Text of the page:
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Edo APC Candidate: The Curious Case Of “A Monday Born On A Saturday, Or Tuesday” – By Darlington Okpebholo Ray

In the realm of official documentation, few things are as critical as a birthdate. For Monday Okpebholo, however, this simple fact has become a puzzle wrapped in an enigma, bound by bureaucratic inconsistencies. Let us delve into this curious case, piecing together the clues from his WAEC result and Affidavit submissions, to unravel the riddle of Monday’s true birthdate.

Firstly, the WAEC result, a document of academic achievement, lists Monday Okpebholo’s birthdate as August 29, 1970. On this date, a glance at the calendar reveals that it was a Saturday. A typical weekday, named after the Roman god Saturn, far removed from the name “Monday.” If we are to take his name at face value, how could someone named Monday be born on a Saturday?

Secondly, turning our attention to the Affidavit, another layer of mystery is added. This legal document, sworn under oath, declares Monday Okpebholo’s birthdate as August 29, 1972. Yet again, the calendar disagrees with the nomenclature, for this date fell on a Tuesday. A day named after the Norse god Tyr, hardly aligning with the expectation set by Monday’s name.

Given these discrepancies above, one finds himself in a conundrum. If Monday Okpebholo was indeed born on a Monday, neither of the dates provided – August 29, 1970, nor August 29, 1972 – fit this criterion. This incongruity begs the question: when was Monday Okpebholo truly born?

To help Monday or other confused Edolites like myself solve this riddle, we must consider the essence of his name. In many cultures like ours, children born on special days are named based on the day of the week of their birth. Thus, a person named Monday is typically born on a Monday. The puzzle pieces we have, however, do not fit this narrative. The birthdates provided both fall on days that contradict the name “Monday.”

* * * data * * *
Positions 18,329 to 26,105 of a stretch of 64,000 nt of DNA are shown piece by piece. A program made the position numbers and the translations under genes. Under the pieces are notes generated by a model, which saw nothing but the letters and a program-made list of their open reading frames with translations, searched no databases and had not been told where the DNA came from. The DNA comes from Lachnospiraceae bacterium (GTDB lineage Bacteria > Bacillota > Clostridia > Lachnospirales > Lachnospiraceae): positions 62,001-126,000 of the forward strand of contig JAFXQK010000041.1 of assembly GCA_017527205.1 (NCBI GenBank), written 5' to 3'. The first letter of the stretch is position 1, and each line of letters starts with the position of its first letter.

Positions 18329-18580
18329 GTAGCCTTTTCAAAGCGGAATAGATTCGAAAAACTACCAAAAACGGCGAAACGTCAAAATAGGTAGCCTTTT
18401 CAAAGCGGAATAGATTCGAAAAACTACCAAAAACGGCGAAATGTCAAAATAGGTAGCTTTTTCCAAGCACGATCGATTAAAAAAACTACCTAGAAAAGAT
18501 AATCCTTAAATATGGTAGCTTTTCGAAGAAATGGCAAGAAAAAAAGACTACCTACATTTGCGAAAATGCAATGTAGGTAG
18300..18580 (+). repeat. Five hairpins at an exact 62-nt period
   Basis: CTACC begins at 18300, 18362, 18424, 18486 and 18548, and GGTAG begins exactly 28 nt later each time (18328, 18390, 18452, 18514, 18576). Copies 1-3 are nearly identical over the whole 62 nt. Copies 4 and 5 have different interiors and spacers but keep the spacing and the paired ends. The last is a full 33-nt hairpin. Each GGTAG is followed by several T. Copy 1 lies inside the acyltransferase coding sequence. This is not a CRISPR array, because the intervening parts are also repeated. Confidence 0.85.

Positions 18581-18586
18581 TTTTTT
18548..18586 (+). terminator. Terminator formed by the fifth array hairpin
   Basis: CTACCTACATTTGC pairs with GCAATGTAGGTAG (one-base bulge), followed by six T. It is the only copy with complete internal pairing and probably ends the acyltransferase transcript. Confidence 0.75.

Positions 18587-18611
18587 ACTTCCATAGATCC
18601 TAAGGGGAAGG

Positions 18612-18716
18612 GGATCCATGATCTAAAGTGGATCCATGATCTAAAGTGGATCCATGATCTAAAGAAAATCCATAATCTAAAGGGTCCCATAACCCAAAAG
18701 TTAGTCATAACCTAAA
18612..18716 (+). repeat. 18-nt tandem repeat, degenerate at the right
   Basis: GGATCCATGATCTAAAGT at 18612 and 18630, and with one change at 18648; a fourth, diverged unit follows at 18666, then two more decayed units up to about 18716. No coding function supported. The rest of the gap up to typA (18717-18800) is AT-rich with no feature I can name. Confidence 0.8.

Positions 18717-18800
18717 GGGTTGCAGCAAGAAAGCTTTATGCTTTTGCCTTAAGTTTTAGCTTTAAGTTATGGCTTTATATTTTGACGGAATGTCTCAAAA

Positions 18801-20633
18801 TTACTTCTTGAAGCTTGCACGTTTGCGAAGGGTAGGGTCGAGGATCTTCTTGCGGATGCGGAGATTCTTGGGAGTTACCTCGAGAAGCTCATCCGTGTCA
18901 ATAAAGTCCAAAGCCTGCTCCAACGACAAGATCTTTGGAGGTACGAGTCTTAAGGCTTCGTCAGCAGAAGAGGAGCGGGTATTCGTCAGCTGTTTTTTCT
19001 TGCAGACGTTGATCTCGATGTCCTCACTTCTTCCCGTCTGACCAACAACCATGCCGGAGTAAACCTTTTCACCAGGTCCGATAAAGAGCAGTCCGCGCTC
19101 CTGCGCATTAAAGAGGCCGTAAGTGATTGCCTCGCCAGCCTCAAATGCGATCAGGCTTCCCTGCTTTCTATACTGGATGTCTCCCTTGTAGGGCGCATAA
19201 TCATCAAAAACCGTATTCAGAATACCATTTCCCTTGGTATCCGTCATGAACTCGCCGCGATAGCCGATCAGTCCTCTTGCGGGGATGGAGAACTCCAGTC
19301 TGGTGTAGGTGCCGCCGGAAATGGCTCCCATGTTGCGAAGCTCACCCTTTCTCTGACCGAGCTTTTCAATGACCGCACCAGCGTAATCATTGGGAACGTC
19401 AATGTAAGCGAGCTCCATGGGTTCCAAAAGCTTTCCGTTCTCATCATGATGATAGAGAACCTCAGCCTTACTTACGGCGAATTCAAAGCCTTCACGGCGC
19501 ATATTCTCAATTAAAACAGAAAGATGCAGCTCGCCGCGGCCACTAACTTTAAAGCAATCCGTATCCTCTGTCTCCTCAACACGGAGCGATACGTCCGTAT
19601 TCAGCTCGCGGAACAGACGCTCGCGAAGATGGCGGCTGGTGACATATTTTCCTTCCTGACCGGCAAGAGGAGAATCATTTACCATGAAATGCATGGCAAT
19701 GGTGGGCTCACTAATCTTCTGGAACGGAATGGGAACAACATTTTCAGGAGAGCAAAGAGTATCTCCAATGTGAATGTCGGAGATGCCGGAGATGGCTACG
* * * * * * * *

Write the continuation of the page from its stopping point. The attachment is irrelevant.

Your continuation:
Could it be that Monday Okpebholo’s birthdate is entirely different, yet undisclosed? If we are to trust the logic of his name, we must search for a date when August 29th fell on a Monday. A brief investigation into the calendar reveals that August 29th was a Monday in the year 1966, 1977, and 1983. These years, however, significantly deviate from the dates recorded in both his WAEC result and Affidavit. This was also very easy to ascertain because I was born two days after (August 31st) the 1972 date which he has on his WAEC result.

Well, until further clarification or a new piece of evidence comes to light, the true birthdate of Monday Okpebholo remains shrouded in mystery. The discrepancy between the days of the week and the recorded dates raises questions about the accuracy of the documentation. Whether this anomaly is a simple clerical error or a more complex issue remains unknown. What we can ascertain is that the name “Monday” holds a clue that does not align with the current records.

In this peculiar puzzle, we are left to ponder: Who is Monday Okpebholo, and when was he truly born? The answer, it seems, lies hidden in the folds of time and paperwork, awaiting discovery.

 

 

 

Deacon Darlington Okpebholo Ray, the lead Spokesman of the Team Asue Media Organisation (TAMO) and Director of Media, Directorate of Diaspora Media, PDP Asue/Ogie Campaign Council, writes from London, United Kingdom.

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